High fliers find will to shape up

The marvellous effect that participating in the Cayman Islands Intertrust Marathon has is that it often inspires those who used to be sporty but as work and family commitments increased so did their waistlines.

Eric Bush, Franz Manderson and Wil Pineau all have high-profile, exacting government jobs and demands on their time outside of work hours, but they found time and energy to train to run/walk the 13.1 miles of the Cayman half marathon earlier this month.

Manderson is the Deputy Governor, Bush is the Chief Officer in the Portfolio of Internal and External Affairs and Pineau is the Chief Executive Officer of the Chamber of Commerce and Visitors Centre.

Bush and Manderson debuted in the competition last year and Pineau joined them this time.

“I made it a goal to complete the half marathon again this year,” said Bush. “My first half marathon was last year and it was tough, but I was proud Franz and I completed it, so I wanted to do it again.

“Our time was somewhere around 3 hours and 25 minutes which is almost 10 minutes off our time last year. Whilst I was not too concerned with my time, I did want to improve over last year.

“Franz and I agreed that we would run/walk it again this year. After the article in the Compass about us completing it last year, Wil reached out and asked if he could join us. We were happy to have Wil with us this year and happy to walk/run with any others who would care to join us.

“Franz and I participate at a number of 5ks throughout the year, but I think I will only stick to the Cayman Marathon for the half.”

Bush was fairly active in high school, competing in football, basketball and track and field. In college he concentrated on martial arts. “However when I returned home from collage to work, my fitness levels dropped to nil,” Bush admitted.

“Over the last 18 months I’ve started to pay more attention to my eating habits as well as reintroduce regular exercise.

“I attended CrossFit sessions with Teresa at Cayman CrossfFit for about nine months, but then was promoted so couldn’t find the time to attend.

“I have recently taken up squash at the South Sound Squash Club. I’ve only been playing for about seven weeks but am 
already addicted.”

Bush loves the atmosphere of Cayman’s biggest sporting event which grows substantially every time. “I think it’s the fact that the Cayman Marathon is so well organised and executed.

“I haven’t participated in any other marathons, but have participated in international track meets, with thousands of competitors and the coordination at the Cayman Marathon is bar none.”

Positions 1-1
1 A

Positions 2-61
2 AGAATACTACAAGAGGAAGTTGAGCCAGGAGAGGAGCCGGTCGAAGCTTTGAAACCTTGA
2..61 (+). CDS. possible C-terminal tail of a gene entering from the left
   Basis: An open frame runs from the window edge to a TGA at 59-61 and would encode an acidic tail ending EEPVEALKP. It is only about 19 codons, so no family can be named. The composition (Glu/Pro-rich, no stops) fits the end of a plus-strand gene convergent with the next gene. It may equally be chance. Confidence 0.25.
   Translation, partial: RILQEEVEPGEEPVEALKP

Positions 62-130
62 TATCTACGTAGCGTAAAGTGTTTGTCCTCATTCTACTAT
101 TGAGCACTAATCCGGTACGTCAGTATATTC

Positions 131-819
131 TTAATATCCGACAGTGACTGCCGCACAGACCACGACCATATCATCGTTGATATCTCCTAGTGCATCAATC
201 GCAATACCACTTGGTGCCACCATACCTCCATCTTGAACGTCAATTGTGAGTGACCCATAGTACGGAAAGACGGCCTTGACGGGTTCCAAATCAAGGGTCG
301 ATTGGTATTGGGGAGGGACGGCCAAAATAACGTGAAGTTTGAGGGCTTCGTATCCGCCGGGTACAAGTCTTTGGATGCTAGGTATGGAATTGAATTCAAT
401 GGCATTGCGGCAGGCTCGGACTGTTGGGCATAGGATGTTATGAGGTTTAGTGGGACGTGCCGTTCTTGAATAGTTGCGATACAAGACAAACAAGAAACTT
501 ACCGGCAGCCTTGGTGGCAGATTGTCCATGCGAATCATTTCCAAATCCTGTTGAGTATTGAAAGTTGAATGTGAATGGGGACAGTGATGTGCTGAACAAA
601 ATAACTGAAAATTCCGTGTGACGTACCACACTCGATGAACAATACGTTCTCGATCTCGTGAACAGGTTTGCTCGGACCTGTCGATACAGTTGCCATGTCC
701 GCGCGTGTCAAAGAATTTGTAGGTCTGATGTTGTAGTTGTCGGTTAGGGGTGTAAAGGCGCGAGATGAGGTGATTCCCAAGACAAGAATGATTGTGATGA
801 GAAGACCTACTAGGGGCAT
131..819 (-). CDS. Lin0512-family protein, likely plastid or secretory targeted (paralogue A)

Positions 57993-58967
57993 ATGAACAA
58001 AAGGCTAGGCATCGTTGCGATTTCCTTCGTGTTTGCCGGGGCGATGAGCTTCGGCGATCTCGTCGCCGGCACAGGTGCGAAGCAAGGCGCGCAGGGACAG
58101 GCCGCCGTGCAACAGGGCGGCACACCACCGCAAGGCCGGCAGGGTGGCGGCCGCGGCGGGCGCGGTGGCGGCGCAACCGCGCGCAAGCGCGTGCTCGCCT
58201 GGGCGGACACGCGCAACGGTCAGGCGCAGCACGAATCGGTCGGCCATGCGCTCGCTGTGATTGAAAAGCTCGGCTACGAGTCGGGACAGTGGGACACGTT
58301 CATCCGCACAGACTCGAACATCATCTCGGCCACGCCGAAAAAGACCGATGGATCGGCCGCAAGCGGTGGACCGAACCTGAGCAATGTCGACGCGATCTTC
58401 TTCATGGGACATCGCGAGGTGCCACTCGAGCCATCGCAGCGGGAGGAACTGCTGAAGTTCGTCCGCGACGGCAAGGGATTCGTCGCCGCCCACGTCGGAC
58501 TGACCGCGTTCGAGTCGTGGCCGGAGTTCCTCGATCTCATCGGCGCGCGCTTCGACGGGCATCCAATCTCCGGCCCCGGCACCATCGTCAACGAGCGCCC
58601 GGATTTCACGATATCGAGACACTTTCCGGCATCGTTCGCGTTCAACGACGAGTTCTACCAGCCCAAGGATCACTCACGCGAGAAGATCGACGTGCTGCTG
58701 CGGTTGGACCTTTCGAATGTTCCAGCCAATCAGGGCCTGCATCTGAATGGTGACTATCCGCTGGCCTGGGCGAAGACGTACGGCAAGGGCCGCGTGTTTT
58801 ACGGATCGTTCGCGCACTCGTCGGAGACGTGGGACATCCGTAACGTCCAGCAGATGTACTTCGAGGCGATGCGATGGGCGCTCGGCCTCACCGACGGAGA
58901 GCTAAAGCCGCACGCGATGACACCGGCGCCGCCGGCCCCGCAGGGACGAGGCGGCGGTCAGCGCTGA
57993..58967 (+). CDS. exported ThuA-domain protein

Manderson has lost plenty of weight in the last two years, helped significantly by running.

“Completing a half marathon was my New Year’s resolution in 2011 which I did last year,” he said. “This year my goal was to improve my time. I’m pleased that I completed the half marathon in 3:24 which is eight minutes better than last time.”

The collective spirit with the other two helped get him around. “We agreed to participate as a team and it was fun to have the company.”

Like Bush, Manderson was a keen sportsman in the past.

“I played football until my early twenties and the last team I played for was Scholars International.

“After football I played darts for a number of years and was honoured to be the captain of the Cayman Islands darts team during the Caribbean Championships.”

The Cayman Islands Intertrust Marathon was what got him off his couch and onto the road. “I think people love the challenge,” Manderson said.

“Additionally, it is very well organised and is well supported by many businesses.

“The people at the water stops do a great job of keeping you motivated.

“I would really like to have a large team from the Civil Service take part in the marathon next year.

“I will definitely continue to take part in as many run/walks as possible and will be in the Cayman Marathon next year.”

Pineau admits he was inspired by seeing his two colleagues in the media.

“Last year I saw a picture of Franz and Eric in the newspaper and I figured that if they could finish I would give it a try,” he said.

“We agreed to walk/run together and I did my best to keep up with them! At my age, I need all the help and support I can get.”

Pineau has always been active. He ran track in high school and played baseball in high school and college. “I walk and run regularly and participate in the co-ed softball league organised by the Cayman Islands Little League Association.

“In fact, this year our team, the Coors Light Chuggers, won the championship in our division. At my age that is quite an accomplishment competing against players half my age.”

Like the others Pineau is inspired by the marathon vibe. The community spirit increases through having more kids involved in their fun run and the post-race facilities that include massage, stretching, first aid, refreshments and awards

“It is a unique annual event that allows people who are at various skills levels to come together to share in the excitement and challenge of completing one of the most challenging running competitions,” 
said Pineau.

“Since this is my first experience I admire the commitment of anyone who successfully finished the half and full marathon. I really enjoyed the experience.

“I plan to participate again next year. I’m also considering participating in other local road runs/walks. I enjoy staying active and interacting with others in our community who feel 
the same way.”

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